You’ll be totally surprised at how much you can save while travelling. Travelling is a life enriching activity which makes it an excellent way to spend holidays either with family, friends or on your own. However, as enticing as it is, we cannot discount the fact that it may be taxing for other necessary objectives we may have. Therefore, planning for a less expensive yet relaxing kind of trip is a must. The idea may sound like it can take so much time, unless you already know how to go about it. The first thing we usually do when travelling is to look for a place where we can comfortably stay. This task requires at least basic information about the area which will guarantee the best deal possible. Here’s how:
Check the destination’s government authorized tourist website for a more secure and reliable information. These websites usually have “.gov” at the end of the website address or URL. Most of the time, the site offers freebies and discounts for tourists, tour recommendations and the address for its nearest office from where you will stay. You may also check the site if there are hotel discounts you can take advantage of while booking the hotel room. Most countries have these helpful schemes to promote tourism.
You can also check other government sponsored websites such as the one I found for Italy. On this site, I found a listing of hotels in Rome with prices ranging from a few hundred Euros to as low as 30 EUR. There is also a satellite map for the city and the entire country where the hotel locations are marked. The website allows a customized search according to your hotel specifications. I found a 2 star hotel, 150 meters from Termini Station, center of Rome for 40 EUR per night including breakfast, TV, direct dial telephone, mini bar and air conditioning. I checked the hotel’s home page and it matches the address and rate in the government listing. On another listing, I found a 1 star hotel with a Junior Suite for only 13 EUR per night, with WIFI and other amenities, 100 meters from Termini Station. However when I check its homepage, there is not a room type and rate listed under this category.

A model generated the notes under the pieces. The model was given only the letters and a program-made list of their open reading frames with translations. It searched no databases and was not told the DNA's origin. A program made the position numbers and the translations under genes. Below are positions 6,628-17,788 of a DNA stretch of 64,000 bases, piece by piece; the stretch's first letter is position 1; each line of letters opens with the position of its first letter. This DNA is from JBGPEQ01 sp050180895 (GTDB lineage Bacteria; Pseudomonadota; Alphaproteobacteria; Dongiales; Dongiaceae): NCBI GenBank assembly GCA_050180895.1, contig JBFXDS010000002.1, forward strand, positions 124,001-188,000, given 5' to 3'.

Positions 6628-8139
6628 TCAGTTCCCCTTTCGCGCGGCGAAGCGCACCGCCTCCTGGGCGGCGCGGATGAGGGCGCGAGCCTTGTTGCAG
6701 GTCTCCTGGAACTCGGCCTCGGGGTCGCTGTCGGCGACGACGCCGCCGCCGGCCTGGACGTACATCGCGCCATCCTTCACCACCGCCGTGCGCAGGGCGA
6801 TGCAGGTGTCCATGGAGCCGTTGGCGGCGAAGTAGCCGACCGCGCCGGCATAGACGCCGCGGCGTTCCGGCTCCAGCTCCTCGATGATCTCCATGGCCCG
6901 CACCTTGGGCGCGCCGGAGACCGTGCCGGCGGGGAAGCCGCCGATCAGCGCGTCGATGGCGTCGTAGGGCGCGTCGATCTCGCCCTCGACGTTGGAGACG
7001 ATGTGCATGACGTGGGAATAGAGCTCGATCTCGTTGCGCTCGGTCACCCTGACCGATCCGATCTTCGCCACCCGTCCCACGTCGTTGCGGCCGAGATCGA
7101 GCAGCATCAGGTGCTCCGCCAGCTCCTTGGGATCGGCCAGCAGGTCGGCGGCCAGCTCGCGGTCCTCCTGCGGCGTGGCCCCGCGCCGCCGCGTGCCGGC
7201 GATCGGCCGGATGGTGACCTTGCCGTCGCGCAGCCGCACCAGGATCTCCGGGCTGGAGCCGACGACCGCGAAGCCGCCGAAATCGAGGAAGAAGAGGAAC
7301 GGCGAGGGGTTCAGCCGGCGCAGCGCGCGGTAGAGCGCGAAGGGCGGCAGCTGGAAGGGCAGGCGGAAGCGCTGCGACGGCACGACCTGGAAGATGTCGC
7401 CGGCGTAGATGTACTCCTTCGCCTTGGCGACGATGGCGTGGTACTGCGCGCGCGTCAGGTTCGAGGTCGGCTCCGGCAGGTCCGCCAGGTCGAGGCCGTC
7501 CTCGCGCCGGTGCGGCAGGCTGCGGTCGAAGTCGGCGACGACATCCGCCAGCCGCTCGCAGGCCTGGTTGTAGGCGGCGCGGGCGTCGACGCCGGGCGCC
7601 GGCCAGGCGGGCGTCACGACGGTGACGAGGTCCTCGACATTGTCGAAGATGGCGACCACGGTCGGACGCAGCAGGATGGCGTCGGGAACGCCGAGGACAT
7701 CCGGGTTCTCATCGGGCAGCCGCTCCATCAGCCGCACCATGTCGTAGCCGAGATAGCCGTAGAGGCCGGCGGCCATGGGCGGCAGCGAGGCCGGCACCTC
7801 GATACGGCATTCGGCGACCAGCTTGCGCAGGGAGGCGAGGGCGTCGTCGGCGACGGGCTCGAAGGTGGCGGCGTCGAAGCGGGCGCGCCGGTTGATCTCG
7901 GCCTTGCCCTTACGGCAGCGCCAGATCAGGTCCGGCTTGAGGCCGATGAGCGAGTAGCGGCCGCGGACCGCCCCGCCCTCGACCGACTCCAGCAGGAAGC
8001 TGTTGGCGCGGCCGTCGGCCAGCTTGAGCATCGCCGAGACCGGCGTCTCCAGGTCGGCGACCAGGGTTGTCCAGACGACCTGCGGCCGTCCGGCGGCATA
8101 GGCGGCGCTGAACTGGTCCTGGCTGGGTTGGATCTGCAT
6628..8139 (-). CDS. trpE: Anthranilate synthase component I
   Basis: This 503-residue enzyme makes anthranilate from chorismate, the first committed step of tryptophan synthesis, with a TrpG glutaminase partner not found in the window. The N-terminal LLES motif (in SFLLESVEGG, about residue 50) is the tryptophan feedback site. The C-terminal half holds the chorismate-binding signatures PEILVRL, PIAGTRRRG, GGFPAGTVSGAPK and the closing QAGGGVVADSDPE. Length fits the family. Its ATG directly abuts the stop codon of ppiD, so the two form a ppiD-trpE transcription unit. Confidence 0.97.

The Athens Transit System consists of a large bus fleet, a trolleybus fleet that mainly serves the downtown area. The city’s Metro, a tram line connecting the southern suburbs to the city centre, and the Athens Suburban Railway service..
While its main purpose is transport, the stations house Greek artifacts found during construction of the system. The two lines (red and blue) were constructed largely during the 1990s and the initial sections opened in January 2000. The lines run entirely underground. The metro network operates a fleet of 42 trains consisting of 252 cars with a daily occupancy of 550,000 passengers. The Blue Line runs from the western suburbs through the central Monastiraki and Syntagma stations to the northeastern suburbs and covers a distance of 16 km (10 mi), It then ascends to ground level and reaches Eleftherios Venizelos International Airport using the Suburban Railway infrastructure and extending its distance to 39 km (24 mi). The Red Line runs from Aghios Antonios to Aghios Dimitrios and covers a distance of 11.6 km (7 mi). Extensions to both these lines are under construction, most notably westwards to Piraeus and southwards to the Old Hellinikon Airport East Terminal (the future Metropolitan Park). The spring 2007 extension from Monastiraki, westwards to Egaleo, connected some of the main night life hubs of the city of Athens, namely Gazi (Kerameikos station), Psirri (Monastiraki station) and the city centre (Syntagma station).